In 1978 the US Centers for Disease Control and Prevention reported that, “As of April 14, 1978, no cases of smallpox have been reported to the World Health Organization (WHO) from anywhere in the world since the last case had onset of rash on October 26, 1977, in Merka town, Somalia. However, a total of 2 years of effective surveillance must elapse before this last endemic area can be confirmed to be smallpox-free.” Thirty-five years later Somalia is linked with difficult efforts to eradicate another disease, polio.
Now unfortunately, “Somalia hadn’t had a case of polio for nearly six years. But in the past few months, the virus has come back,” according to National Public Radio (NPR)Â In fact the 73 cases reported from Somalia so far this year, surpasses the 59 cases reported in the rest of the world. NPR further notes that, “Somalia has the rate of polio vaccination in the world after Equatorial Guinea, according to the World Health Organization.”
Thirty-five years ago, challenges hampering disease eradication were the natural environment. “During October and November surveillance in Somalia has been severely hampered by heavy rains that have made it difficult or impossible to travel by vehicle. Since work has had to be continued on foot, there have been some delays in reporting and incomplete search coverage in certain areas,” CDC reported.
Today it is human conflict, not the weather, that inhibits control. NPR’s report notes that, “The Somali government directs the campaigns, but it doesn’t control or have access to vast swaths of the country. Some of the most recent polio cases have occurred in areas that are considered off limits to vaccination teams.” Conflict in Pakistan in December-January also tried to create off limits areas by killing polio workers.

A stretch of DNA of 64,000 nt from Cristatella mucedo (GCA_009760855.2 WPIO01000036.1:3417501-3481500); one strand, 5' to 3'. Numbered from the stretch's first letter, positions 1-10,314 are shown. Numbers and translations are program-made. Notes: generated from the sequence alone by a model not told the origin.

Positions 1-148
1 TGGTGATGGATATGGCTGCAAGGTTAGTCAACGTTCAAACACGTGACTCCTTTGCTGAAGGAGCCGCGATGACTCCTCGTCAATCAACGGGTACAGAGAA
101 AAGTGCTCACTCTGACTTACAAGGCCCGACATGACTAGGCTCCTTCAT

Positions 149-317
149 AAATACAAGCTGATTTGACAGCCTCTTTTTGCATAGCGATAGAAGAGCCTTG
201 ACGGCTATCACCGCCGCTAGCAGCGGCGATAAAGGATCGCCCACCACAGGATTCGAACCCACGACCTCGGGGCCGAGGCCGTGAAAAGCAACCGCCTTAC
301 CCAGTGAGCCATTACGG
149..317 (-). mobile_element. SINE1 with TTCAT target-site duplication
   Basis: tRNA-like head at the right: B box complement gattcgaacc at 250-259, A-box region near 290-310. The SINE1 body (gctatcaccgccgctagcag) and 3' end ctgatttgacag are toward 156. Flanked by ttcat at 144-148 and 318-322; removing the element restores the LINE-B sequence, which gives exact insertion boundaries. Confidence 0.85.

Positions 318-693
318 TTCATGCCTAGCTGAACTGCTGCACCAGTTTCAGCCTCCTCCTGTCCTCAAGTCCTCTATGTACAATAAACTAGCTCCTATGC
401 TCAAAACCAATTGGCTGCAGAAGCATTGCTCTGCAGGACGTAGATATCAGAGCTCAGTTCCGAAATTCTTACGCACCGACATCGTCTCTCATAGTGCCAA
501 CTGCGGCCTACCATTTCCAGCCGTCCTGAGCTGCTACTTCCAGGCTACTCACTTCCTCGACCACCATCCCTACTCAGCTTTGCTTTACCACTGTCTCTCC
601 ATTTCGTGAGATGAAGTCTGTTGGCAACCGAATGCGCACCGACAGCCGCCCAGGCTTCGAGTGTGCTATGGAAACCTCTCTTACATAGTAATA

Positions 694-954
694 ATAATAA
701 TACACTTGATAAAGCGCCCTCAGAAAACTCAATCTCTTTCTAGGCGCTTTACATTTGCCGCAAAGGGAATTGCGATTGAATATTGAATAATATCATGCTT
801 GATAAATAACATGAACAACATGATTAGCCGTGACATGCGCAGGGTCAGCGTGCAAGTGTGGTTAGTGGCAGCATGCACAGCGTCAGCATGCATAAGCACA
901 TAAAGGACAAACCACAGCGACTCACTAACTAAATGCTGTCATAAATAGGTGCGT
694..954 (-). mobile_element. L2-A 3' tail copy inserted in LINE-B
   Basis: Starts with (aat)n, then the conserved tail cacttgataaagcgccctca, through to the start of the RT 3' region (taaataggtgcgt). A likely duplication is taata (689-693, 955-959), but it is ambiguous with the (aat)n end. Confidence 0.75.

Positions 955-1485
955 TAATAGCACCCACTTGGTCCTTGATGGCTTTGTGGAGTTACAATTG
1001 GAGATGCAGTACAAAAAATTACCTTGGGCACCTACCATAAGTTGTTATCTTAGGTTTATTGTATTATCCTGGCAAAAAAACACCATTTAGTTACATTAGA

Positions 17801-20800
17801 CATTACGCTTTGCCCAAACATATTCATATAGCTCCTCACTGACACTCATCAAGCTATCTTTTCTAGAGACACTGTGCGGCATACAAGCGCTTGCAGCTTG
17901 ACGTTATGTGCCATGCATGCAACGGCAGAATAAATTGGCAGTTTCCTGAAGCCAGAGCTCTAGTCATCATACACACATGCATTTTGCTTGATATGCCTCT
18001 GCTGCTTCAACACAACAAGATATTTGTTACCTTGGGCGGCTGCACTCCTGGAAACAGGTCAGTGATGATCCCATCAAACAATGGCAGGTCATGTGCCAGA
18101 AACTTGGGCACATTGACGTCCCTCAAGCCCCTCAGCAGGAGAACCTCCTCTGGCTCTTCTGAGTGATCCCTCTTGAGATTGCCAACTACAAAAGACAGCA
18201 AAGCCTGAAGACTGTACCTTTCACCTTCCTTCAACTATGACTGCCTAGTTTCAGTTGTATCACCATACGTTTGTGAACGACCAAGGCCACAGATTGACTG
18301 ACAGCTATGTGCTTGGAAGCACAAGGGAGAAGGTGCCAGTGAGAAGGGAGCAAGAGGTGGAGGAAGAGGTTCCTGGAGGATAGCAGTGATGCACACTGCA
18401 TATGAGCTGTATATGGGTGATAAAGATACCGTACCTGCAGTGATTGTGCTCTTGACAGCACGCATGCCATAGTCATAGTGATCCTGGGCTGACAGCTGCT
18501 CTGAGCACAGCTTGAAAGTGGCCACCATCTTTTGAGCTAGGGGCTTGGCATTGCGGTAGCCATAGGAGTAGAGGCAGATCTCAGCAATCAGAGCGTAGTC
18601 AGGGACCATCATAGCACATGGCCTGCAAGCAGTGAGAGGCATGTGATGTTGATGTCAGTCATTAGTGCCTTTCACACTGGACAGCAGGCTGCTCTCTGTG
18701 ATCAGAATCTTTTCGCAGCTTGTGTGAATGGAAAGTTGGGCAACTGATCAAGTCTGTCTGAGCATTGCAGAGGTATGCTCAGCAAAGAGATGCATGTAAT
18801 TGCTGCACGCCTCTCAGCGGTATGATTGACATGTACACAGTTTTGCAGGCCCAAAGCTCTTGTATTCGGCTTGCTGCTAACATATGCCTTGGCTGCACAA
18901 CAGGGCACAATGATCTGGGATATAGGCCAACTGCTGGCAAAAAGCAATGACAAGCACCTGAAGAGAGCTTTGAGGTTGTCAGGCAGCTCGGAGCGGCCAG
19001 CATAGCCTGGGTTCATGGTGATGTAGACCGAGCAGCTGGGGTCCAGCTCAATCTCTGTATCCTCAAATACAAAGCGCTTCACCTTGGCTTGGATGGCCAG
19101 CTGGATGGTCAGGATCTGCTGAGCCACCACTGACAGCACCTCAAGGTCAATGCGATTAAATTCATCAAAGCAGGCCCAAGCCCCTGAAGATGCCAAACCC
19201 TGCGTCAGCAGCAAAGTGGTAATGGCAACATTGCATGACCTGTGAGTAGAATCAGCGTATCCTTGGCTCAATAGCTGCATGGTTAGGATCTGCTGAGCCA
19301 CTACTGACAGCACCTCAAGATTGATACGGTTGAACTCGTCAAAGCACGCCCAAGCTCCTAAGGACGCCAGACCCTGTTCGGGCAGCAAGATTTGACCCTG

Because polio is a fecal-oral disease it spreads with people. Not surprisingly, cases are appearing in Somali refugee camps in Kenya.Â All countries in the region are on alert as extra vaccination efforts will be needed. And as NPR observes, this may draw resources from countries like Nigeria that are very close to eliminating the disease.Â Ironically the polio virus strain found in Somalia was traced to Nigeria.
Polio cannot be easily compared with malaria which has a vector, and also an larger arsenal of effective tools – insecticide treated nets, indoor residual spraying, chemo-prevention drugs, rapid diagnostic tests and effective medicines.Â But the diseases face similar challenges that are more often human than deriving from the natural environment.Â Human conflict deters malaria control in eastern Democratic Republic of the Congo, in the Central African Republic and in South Sudan.
Unlike for polio, we are not even close to numbering malaria cases in the dozens, but the as the recent Abuja Summit has shown, we must have the political will to rise above conflict and inefficient health systems and face down these devastating diseases.
(PS – fortunately as we can see in the attached map, malaria is not a pressing problem in Somalia.)